It was a barn-burner, which had the crowd laughing and cheering at his challenges to mainstream media.
Fouad Abaza, a Shafiq campaigner in the Nile Delta, listened on the radio to the press conference in Cairo, cheering along.
Kate Middleton was back at the Olympic Park today, cheering on Britian's synchronised swimming team.
At the same time, he has to maintain a photographic distance from Palin and the cheering hordes.
As Michael has been dealing with his latest setback, cancer, Kirk has been cheering him on, sending him bawdy emails.
At seven o'clock, A.M. of that day, they were aroused from a lethargy by the cheering cry of the steersman, "there's a sail!"
They couldn't understand what the fools were cheering about.
"And like as not they heard us cheering when we glimpsed the lake, and cleared out in a big hurry," Ethan went on to say.
So they took to cheering him in the playground, and following him down the passages.
He bowed to our young guest and kissed her hand and sat down in the midst of our cheering.
c.1200, "the face," especially as expressing emotion, from Anglo-French chere "the face," Old French chiere "face, countenance, look, expression," from Late Latin cara "face" (source of Spanish cara), possibly from Greek kara "head," from PIE root *ker- "head" (see horn (n.)). From mid-13c. as "frame of mind, state of feeling, spirit; mood, humor."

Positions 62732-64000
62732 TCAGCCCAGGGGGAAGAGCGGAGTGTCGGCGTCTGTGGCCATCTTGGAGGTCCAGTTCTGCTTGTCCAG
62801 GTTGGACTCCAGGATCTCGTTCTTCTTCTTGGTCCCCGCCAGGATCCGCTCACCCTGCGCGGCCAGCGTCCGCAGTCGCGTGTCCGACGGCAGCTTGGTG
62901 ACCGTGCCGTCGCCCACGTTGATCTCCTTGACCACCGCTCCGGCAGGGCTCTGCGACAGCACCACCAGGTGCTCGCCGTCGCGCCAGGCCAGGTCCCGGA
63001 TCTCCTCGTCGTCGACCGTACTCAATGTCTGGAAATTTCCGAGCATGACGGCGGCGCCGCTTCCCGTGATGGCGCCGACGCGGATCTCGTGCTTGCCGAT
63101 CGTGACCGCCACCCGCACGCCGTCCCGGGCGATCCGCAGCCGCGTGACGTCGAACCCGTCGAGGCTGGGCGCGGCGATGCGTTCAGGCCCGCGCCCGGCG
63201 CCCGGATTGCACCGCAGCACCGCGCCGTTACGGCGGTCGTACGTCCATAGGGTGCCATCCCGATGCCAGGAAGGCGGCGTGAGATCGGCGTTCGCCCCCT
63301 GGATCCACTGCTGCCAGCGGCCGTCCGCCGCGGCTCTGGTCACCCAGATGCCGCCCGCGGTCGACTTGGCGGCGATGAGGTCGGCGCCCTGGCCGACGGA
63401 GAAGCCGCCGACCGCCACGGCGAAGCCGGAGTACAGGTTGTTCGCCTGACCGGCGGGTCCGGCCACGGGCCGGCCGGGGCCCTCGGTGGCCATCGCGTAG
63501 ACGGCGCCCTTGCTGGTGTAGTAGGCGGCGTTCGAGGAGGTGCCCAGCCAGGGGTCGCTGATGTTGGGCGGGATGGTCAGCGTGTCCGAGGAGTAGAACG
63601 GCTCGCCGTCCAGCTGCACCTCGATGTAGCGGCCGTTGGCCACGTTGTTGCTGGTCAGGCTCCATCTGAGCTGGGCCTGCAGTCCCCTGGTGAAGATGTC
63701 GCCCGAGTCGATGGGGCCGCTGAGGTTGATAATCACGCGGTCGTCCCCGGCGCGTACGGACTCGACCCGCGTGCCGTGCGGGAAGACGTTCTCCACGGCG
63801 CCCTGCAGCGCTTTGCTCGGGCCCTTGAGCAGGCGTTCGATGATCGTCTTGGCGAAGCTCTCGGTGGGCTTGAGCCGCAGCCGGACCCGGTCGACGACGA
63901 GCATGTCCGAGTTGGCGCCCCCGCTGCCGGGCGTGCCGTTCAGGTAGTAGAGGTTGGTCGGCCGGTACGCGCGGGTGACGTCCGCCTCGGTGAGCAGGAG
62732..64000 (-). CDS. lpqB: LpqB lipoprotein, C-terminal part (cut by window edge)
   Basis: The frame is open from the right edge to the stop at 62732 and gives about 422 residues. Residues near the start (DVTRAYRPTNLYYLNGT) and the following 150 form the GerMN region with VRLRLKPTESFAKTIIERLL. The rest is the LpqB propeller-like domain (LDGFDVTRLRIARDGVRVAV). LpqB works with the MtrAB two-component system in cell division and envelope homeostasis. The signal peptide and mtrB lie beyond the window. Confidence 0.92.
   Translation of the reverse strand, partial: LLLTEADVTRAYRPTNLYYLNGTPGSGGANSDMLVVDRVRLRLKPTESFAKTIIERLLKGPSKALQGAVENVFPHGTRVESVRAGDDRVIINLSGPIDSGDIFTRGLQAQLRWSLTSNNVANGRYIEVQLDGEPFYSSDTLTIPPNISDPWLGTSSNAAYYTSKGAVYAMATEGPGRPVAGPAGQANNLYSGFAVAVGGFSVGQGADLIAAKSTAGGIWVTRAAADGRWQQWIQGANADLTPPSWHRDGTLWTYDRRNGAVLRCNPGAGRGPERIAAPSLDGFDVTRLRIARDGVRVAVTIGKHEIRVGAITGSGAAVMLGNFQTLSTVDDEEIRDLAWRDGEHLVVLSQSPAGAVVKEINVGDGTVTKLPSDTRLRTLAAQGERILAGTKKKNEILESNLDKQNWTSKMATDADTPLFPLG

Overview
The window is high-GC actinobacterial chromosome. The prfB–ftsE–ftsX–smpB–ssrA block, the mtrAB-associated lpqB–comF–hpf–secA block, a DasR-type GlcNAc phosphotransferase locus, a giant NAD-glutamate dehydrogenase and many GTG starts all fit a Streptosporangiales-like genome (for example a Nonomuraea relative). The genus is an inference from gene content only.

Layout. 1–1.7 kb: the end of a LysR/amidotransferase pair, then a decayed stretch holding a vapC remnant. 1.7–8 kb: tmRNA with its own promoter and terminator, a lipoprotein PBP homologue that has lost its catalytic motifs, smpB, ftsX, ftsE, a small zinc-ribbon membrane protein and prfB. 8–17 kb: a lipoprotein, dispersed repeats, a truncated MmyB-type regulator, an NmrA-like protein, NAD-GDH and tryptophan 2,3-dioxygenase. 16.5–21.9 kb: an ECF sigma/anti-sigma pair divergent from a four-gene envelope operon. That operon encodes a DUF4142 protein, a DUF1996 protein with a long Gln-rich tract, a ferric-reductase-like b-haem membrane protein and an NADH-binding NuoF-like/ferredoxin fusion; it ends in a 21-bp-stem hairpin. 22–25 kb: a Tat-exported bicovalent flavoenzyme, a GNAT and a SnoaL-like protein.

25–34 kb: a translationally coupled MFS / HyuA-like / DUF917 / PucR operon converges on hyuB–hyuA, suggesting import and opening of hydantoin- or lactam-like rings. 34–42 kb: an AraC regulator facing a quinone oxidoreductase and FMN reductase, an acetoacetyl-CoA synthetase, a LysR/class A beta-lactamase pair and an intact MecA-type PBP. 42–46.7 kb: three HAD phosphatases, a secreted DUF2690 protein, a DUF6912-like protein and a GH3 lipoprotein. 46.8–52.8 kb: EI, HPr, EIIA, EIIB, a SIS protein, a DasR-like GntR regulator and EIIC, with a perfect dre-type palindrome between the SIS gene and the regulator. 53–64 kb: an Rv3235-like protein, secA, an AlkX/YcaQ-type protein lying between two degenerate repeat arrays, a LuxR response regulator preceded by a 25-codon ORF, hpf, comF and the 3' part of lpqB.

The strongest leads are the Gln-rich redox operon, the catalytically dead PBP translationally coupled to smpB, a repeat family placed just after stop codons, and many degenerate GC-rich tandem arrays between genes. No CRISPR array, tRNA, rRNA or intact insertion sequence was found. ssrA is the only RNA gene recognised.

By late 14c. the meaning had extended metaphorically to "mood, mental condition," as reflected in the face. This could be in a good or bad sense ("The feend ... beguiled her with treacherye, and brought her into a dreerye cheere," "Merline," c.1500), but a positive sense (probably short for good cheer) has predominated since c.1400. Meaning "shout of encouragement" first recorded 1720, perhaps nautical slang (cf. earlier verbal sense, "to encourage by words or deeds," early 15c.). The antique English greeting what cheer (mid-15c.) was picked up by Algonquian Indians of southern New England from the Puritans and spread in Indian languages as far as Canada.
late 14c., "to cheer up, humor, console;" c.1400 as "entertain with food or drink," from cheer (n.). Related: Cheered; cheering. Sense of "to encourage by words or deeds" is early 15c. Which had focused to "salute with shouts of applause" by late 18c. Cheer up (intransitive) first attested 1670s.